18 Jun Sextech Company Sues NYC’s Subway for Discriminatory Ad Cen…
The deeply-rooted gender bias in the advertising industry has been widely discussed and is a source of complaints from the femtech and sextech female founder community.
Last January, sextech startup Dame Products announced that the MTA finally made the decision to deny their campaign from running on New York City’s public transportation on the basis of “updated guidelines” banning “sexually oriented” companies. The decision was communicated to cofounders Alexandra Fine and Janet Lieberman in December, after months of working with the agency that revises advertising proposals for the MTA, Outfront.
Now, sextech company Dame Products is officially suing the MTA for forbidding them to advertise. The event adds another chapter to the female founder-led ongoing battle to access advertising platforms that consistently reject female sexual wellness oriented businesses.
The MTA’s Advertising Policy Leads To Arbitrary Censorship
If you are a frequent user of New York City’s subway, you’ve probably been exposed in recent times to multiple instances of erectile dysfunction advertising containing phallic imagery, advertising boosting female breasts promoting breast implants, or pieces inviting transit users to visit the Museum of Sex. These ads were approved by the agency, and therefore seem to not be perceived to fall under the “sexually oriented business” category – even though the products they market are oriented towards facilitating sexual intercourse.
After months of censorship and failed attempts at negotiating with the authority, Fine and Lieberman have decided to take legal action to put an end to the gender bias that is making it very difficult for female-founded and oriented sexual wellness products to compete with male founded alternatives in the category.
Dame Products has a legal team on hand and the complaint details how, first of all, the MTA regulations governing advertisements are applied in a way that systematically disadvantages women and privileges male interests, and second, the MTA violated Dame’s First Amendment rights when it banned their advertisements.
The team seeks damages for the MTA’s violations of Dame’s rights to free speech, due process, and equal protection under the First and Fourteenth Amendments of the United States Constitution, declarations that the Authority’s conduct was unlawful and improper, and an injunction requiring the MTA to approve and display Dame’s advertisements.
In the formal complaint, the plaintiff details the MTA’s continued approval of (the aforementioned) male-centric companies who “reap the tremendous financial benefit and prestige of advertisement space on the MTA’s well-trafficked property.” It also describes the MTA’s view on female sexuality as “Victorian” and points out to the discriminatory nature of the MTA’s “decision to privilege male interests in its advertising choices, and its fundamental misunderstanding of Dame’s products, which have transformed the sexual health and wellness of more than 100,000 consumers.”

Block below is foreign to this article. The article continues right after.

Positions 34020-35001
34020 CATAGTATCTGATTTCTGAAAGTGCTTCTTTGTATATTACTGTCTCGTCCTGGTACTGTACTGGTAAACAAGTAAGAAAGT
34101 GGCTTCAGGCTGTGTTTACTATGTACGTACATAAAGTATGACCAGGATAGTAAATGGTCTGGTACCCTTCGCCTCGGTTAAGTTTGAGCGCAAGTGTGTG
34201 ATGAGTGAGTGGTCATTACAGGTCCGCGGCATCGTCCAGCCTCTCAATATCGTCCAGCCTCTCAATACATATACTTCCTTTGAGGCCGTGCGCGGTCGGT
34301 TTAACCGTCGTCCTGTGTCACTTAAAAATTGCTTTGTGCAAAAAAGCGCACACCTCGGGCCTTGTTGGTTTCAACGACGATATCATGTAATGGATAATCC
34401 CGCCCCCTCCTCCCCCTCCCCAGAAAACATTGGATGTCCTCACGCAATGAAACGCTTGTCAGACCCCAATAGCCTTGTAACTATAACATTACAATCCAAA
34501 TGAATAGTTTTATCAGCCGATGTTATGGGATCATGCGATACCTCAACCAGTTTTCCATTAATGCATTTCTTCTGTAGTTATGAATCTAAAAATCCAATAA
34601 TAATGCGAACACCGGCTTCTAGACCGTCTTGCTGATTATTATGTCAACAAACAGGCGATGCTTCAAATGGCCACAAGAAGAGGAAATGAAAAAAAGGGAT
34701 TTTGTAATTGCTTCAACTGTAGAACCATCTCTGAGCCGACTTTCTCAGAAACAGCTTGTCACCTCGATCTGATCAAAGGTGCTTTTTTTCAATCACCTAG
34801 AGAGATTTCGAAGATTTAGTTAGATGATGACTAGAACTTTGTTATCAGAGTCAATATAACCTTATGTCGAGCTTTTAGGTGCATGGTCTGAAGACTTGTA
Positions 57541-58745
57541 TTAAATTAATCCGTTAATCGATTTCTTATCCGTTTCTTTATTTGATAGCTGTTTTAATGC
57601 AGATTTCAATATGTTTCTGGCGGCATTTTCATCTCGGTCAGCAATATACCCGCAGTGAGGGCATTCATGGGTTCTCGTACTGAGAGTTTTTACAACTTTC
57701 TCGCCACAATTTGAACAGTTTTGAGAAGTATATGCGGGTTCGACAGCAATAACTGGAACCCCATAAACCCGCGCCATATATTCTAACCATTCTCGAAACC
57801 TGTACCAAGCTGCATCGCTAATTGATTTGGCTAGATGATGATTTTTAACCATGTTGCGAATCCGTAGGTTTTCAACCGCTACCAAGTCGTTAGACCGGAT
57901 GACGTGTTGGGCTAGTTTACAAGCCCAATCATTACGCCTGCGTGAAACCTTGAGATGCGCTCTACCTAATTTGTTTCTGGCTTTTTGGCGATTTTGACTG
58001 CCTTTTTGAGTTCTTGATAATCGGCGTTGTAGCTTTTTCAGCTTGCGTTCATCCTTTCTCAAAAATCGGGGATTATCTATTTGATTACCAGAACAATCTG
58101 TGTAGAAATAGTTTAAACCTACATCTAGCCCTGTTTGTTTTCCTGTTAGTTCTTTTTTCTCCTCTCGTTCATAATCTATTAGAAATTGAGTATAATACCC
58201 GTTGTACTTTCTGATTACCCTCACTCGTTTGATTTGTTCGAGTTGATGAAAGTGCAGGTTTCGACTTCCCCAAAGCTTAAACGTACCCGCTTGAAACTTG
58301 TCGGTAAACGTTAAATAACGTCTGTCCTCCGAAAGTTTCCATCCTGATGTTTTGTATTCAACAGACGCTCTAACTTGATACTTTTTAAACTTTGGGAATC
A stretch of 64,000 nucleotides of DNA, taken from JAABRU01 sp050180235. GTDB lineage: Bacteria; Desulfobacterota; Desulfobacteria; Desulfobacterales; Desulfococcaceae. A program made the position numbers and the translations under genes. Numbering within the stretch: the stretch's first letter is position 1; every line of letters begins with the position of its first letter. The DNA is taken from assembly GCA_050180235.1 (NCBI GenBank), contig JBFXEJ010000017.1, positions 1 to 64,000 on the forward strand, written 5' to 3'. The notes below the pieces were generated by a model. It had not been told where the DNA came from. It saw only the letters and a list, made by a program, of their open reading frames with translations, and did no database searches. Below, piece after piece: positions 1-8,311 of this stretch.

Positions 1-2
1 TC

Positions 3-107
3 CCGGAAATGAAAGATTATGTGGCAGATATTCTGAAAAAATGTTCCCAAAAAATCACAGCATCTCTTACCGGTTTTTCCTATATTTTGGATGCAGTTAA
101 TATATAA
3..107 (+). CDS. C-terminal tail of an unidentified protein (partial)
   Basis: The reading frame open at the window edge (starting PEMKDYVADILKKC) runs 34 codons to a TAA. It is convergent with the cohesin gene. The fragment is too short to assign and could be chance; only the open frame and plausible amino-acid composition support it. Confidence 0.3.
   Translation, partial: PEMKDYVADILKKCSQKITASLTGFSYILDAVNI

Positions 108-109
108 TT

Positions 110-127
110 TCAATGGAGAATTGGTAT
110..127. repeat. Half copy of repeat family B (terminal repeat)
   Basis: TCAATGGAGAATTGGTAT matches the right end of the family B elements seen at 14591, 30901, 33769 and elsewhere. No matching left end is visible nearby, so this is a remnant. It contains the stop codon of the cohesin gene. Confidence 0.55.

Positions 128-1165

What we allow in advertising validates certain scripts and devalues others. When Facebook or the MTA allow erectile dysfunction medication to advertise, they are saying ‘this is a necessary product that you should feel entitled to.’ On the contrary, when they ban our ads, or Unbound’s, we are subtly encouraging sex, but not pleasurable sex. Most people don’t know that advertisements are censored, that the people who have dedicated their lives to improving sex are being silenced. If we can’t tell you that sex is supposed to pleasurable… who will? I think this ad regulations build the container for larger issues, including sexual discrimination and harassment,” states Fine, a trained Sexologist and CEO of Dame.
The line between what constitutes “sexual health” is up for debate. Dame’s research —and a plethora of research conducted by medical professionals specializing in sexual wellness—proves that vibrators, among other sex toys and tools, are beneficial to a variety of conditions, such as arousal difficulties and sexual discomfort caused by pelvic plain. The complaint goes on to list the multiple proven health benefits of sexual pleasure, including mood enhancement and dysmenorrhea relief.
Dame says to have spent approximately $150,000 on staff payment, advertisement revision and development, and preparation for what the MTA had led Dame to believe would be an extensive advertising campaign. “It was a huge burden. That was our advertising plan for Q4, and we couldn’t find any other alternatives so close to Holiday season”, adds Fine.
A quote from Dame included in the legal document states: “By rejecting a campaign we’ve been working on for months, [the MTA] they’ve set us back financially. We’re a female-owned, majority-minority company […] contributing to New York’s tax base while employing women and minorities in STEM positions. A great deal of time and money was spent responding and bending to your direct feedback […] If your agency claims to help the small business women of the Empire State, then we would love to understand your reasoning behind this exhausti[ng] and abortive review process.”
Fine highlights that female founders, specially those catering to women’s underserved needs, are more likely to be labeled as “too political”, due to the added work they conduct to change the status quo and advocate for equal access to opportunities. In the case of the MTA, it’s important that they abide by clear regulations, since the Authority takes taxpayer dollars.